Dru Stevenson, a law professor at the South Texas College of Law in Houston, said that while it’s true that deaths from firearms are increasing at the same time as Texas has loosened gun restrictions, significant cultural, social and economic factors also play a role, and it’s difficult to determine which trend is causing the other.
In Texas politics, he said, “if people are agitated, angry and feeling scared, they’re more likely to pressure or reward politicians who loosen gun restrictions.”
“Gun violence is not just a law problem,” Stevenson said. “It’s a culture problem.”
Still, Stevenson said, “The fact is, we have a homicide firearm fatality rate and suicide rate that has been rising. So, it seems like a bad time to be loosening gun laws.”
Disclosure: The University of Houston has been a financial supporter of The Texas Tribune, a nonprofit, nonpartisan news organization that is funded in part by donations from members, foundations and corporate sponsors. Financial supporters play no role in the Tribune's journalism. Find a complete list of them here.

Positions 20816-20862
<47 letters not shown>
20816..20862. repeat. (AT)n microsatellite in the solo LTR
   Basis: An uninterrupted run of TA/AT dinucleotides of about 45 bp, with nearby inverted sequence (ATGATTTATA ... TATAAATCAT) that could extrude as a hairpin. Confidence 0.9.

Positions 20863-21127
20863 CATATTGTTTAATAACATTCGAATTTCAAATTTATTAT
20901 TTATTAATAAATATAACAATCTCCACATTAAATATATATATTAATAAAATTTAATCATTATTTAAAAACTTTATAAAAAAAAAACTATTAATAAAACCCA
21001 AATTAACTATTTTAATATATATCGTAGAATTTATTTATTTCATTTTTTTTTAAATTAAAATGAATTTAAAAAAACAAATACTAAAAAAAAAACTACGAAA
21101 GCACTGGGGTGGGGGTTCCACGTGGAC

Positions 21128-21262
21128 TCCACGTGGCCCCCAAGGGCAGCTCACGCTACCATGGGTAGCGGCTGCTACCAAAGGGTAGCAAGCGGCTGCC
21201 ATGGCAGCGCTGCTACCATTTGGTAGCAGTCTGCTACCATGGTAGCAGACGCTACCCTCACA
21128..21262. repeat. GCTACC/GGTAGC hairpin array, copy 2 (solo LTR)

Jessica Priest contributed to this story.
Tickets are on sale now for the 2023 Texas Tribune Festival, happening in downtown Austin on Sept. 21-23. Get your TribFest tickets by May 31 and save big!
Quality journalism doesn't come free
Perhaps it goes without saying — but producing quality journalism isn't cheap. At a time when newsroom resources and revenue across the country are declining, The Texas Tribune remains committed to sustaining our mission: creating a more engaged and informed Texas with every story we cover, every event we convene and every newsletter we send. As a nonprofit newsroom, we rely on members to help keep our stories free and our events open to the public. Do you value our journalism? Show us with your support.Yes, I'll donate today